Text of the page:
The development of three-dimensional architectures in semiconductor technology is paving the way to new device concepts for various applications, from quantum computing to single photon avalanche detectors. In most cases, such structures are achievable only under far-from-equilibrium growth conditions. Controlling the shape and morphology of the growing structures, to meet the strict requirements for an application, is far more complex than in close-to-equilibrium cases. The development of predictive simulation tools can be essential to guide the experiments. A versatile phase-field model for kinetic crystal growth is presented and applied to the prototypical case of Ge/Si vertical microcrystals grown on deeply patterned Si substrates. These structures, under development for innovative optoelectronic applications, are characterized by a complex three-dimensional set of facets essentially driven by facet competition. First, the parameters describing the kinetics on the surface of Si and Ge are fitted on a small set of experimental results. To this goal, Si vertical microcrystals have been grown, while for Ge the fitting parameters have been obtained from data from the literature. Once calibrated, the predictive capabilities of the model are demonstrated and exploited for investigating new pattern geometries and crystal morphologies, offering a guideline for the design of new 3D heterostructures. The reported methodology is intended to be a general approach for investigating faceted growth under far-from-equilibrium conditions.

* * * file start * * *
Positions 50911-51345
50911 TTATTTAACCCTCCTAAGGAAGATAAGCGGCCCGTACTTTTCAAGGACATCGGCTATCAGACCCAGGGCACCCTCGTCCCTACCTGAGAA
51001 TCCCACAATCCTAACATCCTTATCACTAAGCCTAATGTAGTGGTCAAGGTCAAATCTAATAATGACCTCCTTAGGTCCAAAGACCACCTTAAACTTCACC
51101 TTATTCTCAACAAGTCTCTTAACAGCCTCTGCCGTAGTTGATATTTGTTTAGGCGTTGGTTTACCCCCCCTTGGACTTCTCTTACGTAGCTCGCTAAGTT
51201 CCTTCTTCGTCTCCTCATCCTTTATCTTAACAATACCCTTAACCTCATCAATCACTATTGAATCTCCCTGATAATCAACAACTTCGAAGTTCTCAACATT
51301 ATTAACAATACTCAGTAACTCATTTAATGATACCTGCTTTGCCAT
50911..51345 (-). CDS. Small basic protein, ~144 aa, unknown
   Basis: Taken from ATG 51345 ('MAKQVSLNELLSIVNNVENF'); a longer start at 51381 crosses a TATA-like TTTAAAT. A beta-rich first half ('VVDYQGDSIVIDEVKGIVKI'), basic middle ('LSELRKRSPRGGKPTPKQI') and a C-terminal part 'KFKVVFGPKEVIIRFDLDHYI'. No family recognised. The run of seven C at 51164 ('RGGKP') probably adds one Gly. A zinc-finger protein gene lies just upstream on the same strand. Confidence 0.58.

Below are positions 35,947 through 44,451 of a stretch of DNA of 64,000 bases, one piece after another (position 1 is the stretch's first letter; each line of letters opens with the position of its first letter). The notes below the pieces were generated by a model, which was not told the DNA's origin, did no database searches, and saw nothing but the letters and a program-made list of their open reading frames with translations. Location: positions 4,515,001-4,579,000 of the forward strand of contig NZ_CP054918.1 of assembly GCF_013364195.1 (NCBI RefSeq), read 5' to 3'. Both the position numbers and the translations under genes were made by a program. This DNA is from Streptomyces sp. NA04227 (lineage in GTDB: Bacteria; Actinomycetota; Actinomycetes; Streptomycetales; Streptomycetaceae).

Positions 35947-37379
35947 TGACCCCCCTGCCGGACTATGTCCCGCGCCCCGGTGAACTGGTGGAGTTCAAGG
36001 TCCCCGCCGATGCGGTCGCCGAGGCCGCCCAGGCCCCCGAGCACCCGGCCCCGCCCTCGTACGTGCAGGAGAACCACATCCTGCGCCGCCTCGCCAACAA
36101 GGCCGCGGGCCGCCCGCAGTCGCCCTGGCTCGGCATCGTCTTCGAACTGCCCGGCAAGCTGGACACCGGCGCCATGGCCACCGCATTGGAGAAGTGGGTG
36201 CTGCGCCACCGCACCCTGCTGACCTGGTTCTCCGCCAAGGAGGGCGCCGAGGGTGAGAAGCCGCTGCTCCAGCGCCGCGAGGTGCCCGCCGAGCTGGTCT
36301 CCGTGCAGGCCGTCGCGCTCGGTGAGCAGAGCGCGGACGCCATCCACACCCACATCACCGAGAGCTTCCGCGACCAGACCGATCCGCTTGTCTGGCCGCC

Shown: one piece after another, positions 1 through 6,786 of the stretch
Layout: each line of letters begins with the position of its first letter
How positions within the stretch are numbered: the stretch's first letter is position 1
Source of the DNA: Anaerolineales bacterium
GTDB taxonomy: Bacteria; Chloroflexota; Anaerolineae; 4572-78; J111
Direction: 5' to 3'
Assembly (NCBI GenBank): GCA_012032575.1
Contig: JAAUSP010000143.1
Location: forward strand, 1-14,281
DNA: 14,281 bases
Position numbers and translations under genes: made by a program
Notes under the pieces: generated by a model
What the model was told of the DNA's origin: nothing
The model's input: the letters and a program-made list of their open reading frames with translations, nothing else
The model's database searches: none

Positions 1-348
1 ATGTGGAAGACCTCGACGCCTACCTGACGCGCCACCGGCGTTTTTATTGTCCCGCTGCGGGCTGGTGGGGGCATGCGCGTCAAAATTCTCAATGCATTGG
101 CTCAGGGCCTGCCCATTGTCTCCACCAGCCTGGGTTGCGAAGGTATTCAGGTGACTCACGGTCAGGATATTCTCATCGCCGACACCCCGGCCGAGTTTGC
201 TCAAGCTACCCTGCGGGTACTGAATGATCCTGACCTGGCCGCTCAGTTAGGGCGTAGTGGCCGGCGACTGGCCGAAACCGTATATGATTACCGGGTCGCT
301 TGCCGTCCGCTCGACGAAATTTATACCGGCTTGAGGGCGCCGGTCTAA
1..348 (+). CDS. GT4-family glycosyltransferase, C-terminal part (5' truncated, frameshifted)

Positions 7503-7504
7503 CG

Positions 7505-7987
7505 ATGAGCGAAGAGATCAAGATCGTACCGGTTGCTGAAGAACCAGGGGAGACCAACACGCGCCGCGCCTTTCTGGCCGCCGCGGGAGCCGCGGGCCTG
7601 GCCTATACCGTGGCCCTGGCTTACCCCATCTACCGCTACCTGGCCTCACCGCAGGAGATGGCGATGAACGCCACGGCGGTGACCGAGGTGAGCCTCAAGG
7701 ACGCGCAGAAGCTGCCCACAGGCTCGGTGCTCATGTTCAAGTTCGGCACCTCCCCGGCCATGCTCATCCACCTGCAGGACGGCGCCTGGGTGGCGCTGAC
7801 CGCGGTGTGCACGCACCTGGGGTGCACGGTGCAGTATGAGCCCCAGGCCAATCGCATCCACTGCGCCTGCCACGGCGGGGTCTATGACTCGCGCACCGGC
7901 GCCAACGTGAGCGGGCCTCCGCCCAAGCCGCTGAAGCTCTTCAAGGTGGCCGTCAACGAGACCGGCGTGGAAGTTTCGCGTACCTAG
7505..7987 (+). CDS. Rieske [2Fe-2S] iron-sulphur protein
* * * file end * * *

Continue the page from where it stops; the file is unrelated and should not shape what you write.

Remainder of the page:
|Number of pages||12|
|Publication status||Published - 22 Sep 2021|
- EPITAXIAL-GROWTH, LAYERS, MICROSTRUCTURES, SEMICONDUCTORS, HETEROEPITAXY, COALESCENCE, EVOLUTION, ARRAYS, FILMS